The name of two Irish monks on the Continent. Marianus Scotus of Mainz, chronicler; b. Ireland, 1028;d. Mainz, Germany, Dec. 22, 1082 or 1083. Marianus (in Irish Móel Brigte) entered the monastery of Mag Bile (Moville, Co. Down) when he was 24 years old. He left Ireland in 1056, during the abbacy of Tigernach Bairrcech, who apparently banished him for some trifling fault. He next appeared on the Continent, at the Irish monastery of St. Martin in Cologne. In 1058 he was in fulda; in 1059, having been ordained priest at the Irish church of St. Kilian at Würzburg, he had himself walled up as an incluse. In 1069, however, he was moved to Mainz by order of the abbot of Fulda and the bishop of Mainz. There he continued as an incluse in the monastery of St. Martin until his death. He left behind him a chronicle, preserved in MS Vat. Pal. 830, which is, in part, apparently his own autograph. A work of great value for the history of the Irish in Germany in the 10th and 11th cen turies, it is also of some importance in the history of annals and chronicles and was used extensively by sigebert of gembloux and later writers.
Marianus Scotus of Regensburg, Bl., monastic founder, scribe; b. County Donegal, Ireland; d. Regensburg, Germany, April 24, 1088 (feast, Feb. 9). Marianus (in Irish Muirchertach Mac Robartaig) came from a learned family. In 1067 he set off on a pilgrimage to Rome with two companions, John and Candidus. Having spent some time at the monastery of Michelsberg at Bamberg, they proceeded to Regensburg (1072–73). There they were persuaded by an Irish incluse named Muirchertach to take up a permanent abode. Inspired perhaps by the example of Muirchertach, John chose to become an incluse at Göttweich in Lower Austria. The abbess of Obermünster gave Marianus the priory of Weih-Sankt-Peter, outside Regensburg, which he restored (c. 1076). His community increased, and he built another monastery. He spent his life copying the Scriptures and works of devotion, not only for monasteries but also, as an act of charity, for anyone in need. Of the many manuscripts he must have written, there is certain knowledge of only one that is extant. It is a copy of the Epistles of St. Paul according to the Vulgate text (MS Vienna 1247) that contains the spurious Epistle to the Laodiceans.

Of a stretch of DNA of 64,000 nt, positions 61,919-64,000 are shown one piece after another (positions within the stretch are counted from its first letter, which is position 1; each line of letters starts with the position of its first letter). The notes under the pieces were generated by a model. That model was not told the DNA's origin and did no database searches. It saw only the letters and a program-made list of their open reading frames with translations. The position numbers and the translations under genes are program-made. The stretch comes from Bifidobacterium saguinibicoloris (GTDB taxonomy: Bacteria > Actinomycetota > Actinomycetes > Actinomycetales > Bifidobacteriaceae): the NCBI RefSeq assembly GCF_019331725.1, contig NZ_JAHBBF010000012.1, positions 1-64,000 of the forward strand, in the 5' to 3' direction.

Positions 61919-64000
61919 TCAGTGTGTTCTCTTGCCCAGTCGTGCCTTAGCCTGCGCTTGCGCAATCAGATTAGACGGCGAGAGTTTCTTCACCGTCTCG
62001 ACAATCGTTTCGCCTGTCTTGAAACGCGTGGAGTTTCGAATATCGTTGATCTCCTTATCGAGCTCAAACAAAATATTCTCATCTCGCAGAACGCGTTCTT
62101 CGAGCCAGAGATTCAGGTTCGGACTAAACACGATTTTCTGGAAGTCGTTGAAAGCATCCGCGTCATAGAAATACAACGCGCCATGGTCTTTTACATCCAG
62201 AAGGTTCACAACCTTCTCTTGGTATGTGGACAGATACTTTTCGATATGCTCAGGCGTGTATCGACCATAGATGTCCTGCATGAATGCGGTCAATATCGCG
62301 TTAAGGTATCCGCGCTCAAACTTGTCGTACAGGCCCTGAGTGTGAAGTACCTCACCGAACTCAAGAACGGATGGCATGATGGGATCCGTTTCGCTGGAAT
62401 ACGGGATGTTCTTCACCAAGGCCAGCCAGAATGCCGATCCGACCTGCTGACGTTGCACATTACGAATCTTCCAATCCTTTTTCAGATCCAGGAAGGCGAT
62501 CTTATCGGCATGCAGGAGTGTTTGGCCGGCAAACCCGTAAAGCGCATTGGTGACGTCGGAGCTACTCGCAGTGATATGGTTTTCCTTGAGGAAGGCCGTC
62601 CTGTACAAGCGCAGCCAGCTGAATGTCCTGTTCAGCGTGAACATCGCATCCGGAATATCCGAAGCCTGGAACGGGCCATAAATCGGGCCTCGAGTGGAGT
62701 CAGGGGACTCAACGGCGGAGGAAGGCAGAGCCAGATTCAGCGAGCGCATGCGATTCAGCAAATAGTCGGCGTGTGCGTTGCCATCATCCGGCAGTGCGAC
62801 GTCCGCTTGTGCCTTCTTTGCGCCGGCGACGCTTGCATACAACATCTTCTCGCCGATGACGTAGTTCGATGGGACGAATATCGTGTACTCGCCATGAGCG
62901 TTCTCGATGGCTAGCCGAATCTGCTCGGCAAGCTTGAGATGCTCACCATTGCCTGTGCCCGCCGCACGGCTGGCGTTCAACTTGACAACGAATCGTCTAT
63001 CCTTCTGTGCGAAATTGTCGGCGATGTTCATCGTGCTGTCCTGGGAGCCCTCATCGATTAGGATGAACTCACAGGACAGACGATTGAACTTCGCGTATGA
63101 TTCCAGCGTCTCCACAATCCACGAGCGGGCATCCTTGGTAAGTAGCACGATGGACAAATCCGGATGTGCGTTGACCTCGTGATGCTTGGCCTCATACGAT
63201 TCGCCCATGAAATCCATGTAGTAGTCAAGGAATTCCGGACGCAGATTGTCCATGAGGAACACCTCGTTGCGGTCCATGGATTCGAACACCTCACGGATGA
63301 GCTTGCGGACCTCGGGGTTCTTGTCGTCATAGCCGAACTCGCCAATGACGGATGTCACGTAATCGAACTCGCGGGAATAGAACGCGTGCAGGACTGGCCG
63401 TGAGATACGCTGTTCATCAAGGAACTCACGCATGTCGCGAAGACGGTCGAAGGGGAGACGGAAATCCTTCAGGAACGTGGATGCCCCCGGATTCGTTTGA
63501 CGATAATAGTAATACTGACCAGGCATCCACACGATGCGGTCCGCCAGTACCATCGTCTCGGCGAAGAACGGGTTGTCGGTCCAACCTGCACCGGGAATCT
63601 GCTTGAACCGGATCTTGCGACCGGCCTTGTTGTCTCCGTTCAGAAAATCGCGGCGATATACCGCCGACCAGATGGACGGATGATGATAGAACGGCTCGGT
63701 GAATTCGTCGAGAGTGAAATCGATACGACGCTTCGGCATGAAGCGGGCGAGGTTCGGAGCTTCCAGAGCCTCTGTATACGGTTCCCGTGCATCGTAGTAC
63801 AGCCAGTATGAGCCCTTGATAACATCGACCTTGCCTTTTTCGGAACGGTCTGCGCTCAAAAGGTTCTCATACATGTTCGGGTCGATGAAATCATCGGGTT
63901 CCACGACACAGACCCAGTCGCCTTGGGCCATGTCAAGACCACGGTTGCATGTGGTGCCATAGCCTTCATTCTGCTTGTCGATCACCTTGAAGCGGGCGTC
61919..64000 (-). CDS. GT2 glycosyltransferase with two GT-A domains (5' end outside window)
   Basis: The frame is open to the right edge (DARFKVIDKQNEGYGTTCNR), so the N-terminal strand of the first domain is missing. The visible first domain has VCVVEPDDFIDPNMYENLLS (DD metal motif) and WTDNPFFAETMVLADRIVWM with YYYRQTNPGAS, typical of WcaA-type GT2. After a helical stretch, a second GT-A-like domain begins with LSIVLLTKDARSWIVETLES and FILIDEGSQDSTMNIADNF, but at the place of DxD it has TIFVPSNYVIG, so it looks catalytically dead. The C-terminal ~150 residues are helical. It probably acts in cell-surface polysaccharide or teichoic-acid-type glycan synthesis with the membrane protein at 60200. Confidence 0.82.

Bibliography: M. S. of Mainz. Stenzel, "Über Marianus Scotus," Archiv der Gesellschaft für ältere deutsche Geschichtskunde, 5 (1824) 768–779. g. waitz, "Hersfelder Annalen. 2. Annales Fuldenses, Lobienses, Monasterienses, Marianus Scotus," ibid., 6 (1838) 670–675. j. f. kenney, Sources for the Early History of Ireland 605, 614–616, 786. l. gougaud, Christianity in Celtic Lands, tr. m. joynt (London 1932) 172. o. doerr, "Das Institut der Inclusen in Süddeutschland," Beiträge zur Geschichte des alten Mönchtums und des Benediktinerordens, fasc. 18 (1934) 19, 27, 53, 57, 69, 107, 126, 135. M. S. of Regensburg. For his life, written by an Irish monk of Regensburg about a century after his death and the extant MS, see j. f. kenney, Sources for the Early History of Ireland 618–619. d. binchy, "The Irish Benedictine Congregation in Medieval Germany," Studies 18 (1929) 198–199. l. gougaud, op. cit. 180–182. m. dÖrr, Lexikon für Theologie und Kirche 2 7:52–53.
"Marianus Scotus." New Catholic Encyclopedia. . Encyclopedia.com. (August 19, 2018). http://www.encyclopedia.com/religion/encyclopedias-almanacs-transcripts-and-maps/marianus-scotus
"Marianus Scotus." New Catholic Encyclopedia. . Retrieved August 19, 2018 from Encyclopedia.com: http://www.encyclopedia.com/religion/encyclopedias-almanacs-transcripts-and-maps/marianus-scotus